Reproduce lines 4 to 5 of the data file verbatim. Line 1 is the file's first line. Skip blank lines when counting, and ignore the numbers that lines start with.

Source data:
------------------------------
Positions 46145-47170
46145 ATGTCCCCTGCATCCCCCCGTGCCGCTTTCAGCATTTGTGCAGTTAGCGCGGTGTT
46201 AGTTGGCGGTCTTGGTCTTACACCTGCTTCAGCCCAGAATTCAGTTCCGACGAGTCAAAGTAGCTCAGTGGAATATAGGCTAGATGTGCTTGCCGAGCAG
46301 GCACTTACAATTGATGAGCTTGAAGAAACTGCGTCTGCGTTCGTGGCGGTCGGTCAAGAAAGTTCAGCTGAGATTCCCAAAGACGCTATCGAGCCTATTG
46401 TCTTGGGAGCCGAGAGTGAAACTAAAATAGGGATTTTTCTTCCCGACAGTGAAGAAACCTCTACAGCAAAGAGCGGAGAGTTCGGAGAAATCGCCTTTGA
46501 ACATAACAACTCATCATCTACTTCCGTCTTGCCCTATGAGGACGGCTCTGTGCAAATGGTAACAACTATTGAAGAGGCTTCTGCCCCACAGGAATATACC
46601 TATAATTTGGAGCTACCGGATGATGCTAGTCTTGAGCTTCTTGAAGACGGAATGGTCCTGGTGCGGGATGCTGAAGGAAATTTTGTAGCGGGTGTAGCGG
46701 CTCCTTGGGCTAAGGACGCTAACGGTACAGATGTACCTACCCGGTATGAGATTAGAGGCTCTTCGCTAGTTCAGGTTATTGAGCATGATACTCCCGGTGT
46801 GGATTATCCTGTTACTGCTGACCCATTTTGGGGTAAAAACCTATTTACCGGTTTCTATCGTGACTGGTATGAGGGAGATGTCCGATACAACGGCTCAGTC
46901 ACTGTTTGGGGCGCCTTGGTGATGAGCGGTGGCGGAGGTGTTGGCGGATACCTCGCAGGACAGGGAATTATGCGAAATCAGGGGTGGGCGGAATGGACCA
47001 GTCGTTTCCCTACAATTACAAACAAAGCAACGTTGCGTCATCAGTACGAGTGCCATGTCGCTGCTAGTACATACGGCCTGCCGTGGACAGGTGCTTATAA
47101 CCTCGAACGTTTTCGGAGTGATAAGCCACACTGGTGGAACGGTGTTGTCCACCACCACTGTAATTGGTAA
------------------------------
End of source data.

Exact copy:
46301 GCACTTACAATTGATGAGCTTGAAGAAACTGCGTCTGCGTTCGTGGCGGTCGGTCAAGAAAGTTCAGCTGAGATTCCCAAAGACGCTATCGAGCCTATTG
46401 TCTTGGGAGCCGAGAGTGAAACTAAAATAGGGATTTTTCTTCCCGACAGTGAAGAAACCTCTACAGCAAAGAGCGGAGAGTTCGGAGAAATCGCCTTTGA